Israel celebrates Independence Day with cautious eye to the future
On the 62nd anniversary of its independence, soul-searching in Israel is accompanying the cookouts as a host of issues continue to haunt the government of PM Benjamin Netanyahu.
Perhaps the best way to get a sense of Israel’s present state of mind is by quoting a part of an editorial in today’s Haaretz newspaper: “Israel's 62nd Independence Day finds it in a kind of diplomatic, security and moral limbo that is certainly no cause for celebration. It is isolated globally and embroiled in a conflict with the superpower whose friendship and support are vital to its very existence. It is devoid of any diplomatic plan aside from holding on to the territories and afraid of any movement. It wallows in a sense of existential threat that has only grown with time. It seizes on every instance of anti-Semitism, whether real or imagined, as a pretext for continued apathy and passivity.”
Judging by that candid description, Israel is wallowing through a major funk, and the tough leadership style of Benjamin Netanyahu, some political analysts say, seems to be at least part of the problem – at least when it comes to relations with Washington.
Thus far, the chemistry that exists between US President Barack Obama and Netanyahu has been limited to only producing fireworks. The grand finale came in March when Vice President Joe Biden paid a visit to Israel in an effort to pave the road to so-called “proximity talks” between Israeli and Palestinian leaders. It was at this very moment that the local authorities in Jerusalem, supposedly without Netanyahu’s approval, announced plans to construct 1,600 settler homes in highly contested East Jerusalem – the place where Palestinians hope to have the capital of their future state.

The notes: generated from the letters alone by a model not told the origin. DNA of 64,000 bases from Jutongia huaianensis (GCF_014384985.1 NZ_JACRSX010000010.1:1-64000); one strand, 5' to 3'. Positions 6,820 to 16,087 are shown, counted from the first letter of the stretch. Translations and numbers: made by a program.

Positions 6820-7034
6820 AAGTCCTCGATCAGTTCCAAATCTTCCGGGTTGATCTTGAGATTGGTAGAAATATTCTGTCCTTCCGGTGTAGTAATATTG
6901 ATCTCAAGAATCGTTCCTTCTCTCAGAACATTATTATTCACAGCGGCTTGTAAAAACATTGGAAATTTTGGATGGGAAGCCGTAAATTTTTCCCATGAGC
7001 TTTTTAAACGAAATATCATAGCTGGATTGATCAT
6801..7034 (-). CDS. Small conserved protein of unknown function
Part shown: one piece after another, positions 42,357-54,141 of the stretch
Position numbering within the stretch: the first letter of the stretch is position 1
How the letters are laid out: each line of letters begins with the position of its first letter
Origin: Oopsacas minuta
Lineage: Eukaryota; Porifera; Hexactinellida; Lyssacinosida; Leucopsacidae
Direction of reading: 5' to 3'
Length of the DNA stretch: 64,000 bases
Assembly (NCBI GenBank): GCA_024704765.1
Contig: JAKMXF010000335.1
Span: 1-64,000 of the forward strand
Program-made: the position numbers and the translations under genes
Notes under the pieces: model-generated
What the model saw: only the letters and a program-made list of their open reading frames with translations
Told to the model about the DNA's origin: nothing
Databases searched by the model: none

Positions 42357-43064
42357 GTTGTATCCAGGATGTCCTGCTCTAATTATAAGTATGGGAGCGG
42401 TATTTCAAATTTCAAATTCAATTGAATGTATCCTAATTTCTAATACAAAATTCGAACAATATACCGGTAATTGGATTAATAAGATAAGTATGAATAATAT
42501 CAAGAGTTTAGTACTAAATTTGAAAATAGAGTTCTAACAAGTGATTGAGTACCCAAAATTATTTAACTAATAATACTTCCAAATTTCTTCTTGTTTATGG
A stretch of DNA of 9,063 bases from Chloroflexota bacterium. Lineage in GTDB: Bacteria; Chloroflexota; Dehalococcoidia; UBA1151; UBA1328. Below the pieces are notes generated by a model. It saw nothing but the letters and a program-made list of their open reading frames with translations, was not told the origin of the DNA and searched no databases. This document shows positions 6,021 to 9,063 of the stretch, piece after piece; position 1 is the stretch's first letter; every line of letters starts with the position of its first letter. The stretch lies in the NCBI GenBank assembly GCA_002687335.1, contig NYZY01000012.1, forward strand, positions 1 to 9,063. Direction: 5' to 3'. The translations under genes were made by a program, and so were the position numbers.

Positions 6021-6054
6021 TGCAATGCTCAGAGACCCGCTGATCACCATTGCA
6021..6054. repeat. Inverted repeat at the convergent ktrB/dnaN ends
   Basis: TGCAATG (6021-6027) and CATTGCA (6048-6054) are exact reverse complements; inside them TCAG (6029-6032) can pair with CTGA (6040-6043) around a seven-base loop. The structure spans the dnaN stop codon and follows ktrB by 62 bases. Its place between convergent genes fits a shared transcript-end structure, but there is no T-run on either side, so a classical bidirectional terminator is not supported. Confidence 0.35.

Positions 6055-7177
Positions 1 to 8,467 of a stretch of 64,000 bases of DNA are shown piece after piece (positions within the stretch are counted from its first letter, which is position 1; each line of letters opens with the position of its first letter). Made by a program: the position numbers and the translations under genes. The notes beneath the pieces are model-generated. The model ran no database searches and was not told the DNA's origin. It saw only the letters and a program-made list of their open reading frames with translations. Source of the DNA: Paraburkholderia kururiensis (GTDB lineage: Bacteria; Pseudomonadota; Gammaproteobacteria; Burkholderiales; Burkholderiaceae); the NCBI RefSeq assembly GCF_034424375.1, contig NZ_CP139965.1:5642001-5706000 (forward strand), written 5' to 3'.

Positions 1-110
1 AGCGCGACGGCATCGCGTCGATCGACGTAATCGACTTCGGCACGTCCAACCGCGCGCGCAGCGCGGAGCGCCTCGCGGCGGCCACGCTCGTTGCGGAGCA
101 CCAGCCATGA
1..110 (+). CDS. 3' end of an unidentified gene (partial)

If Israel was testing the mettle of America’s first black president, it got much more than it was bargaining for: Washington immediately went on a diplomatic offensive as one top official after another scolded Israel for its imprudence.
"It is incumbent on both parties to build an atmosphere of support for negotiations and not to complicate them," Biden said in a media statement alongside Palestinian President Mahmoud Abbas in the West Bank city of Ramallah. "Yesterday the decision by the Israeli government to advance planning for new housing units in East Jerusalem undermines that very trust, the trust that we need right now in order to begin … profitable negotiations."
US Secretary of State Hillary Clinton jumped into the fray, saying America was “insulted” by the announcement, which continues to cloud bilateral relations between the historical allies to this day.
Meanwhile, UK Foreign Secretary David Miliband also rebuked Israel over the ill-timed announcement, saying it was critical to promote a "vital Palestinian state" that can exist alongside Israel.
"I condemn this as quite the wrong decision at the wrong time," Miliband told reporters after a lecture at the Massachusetts Institute of Technology in Cambridge, Massachusetts.
In short, it is becoming clear that international patience over the question of Palestinian statehood is wearing thin. But even Israeli officials seem ready to bring the lengthy standoff to a close. Ehud Barak, the Israeli defense minister warned on Monday that the world would not allow Israel to rule over Palestinians forever.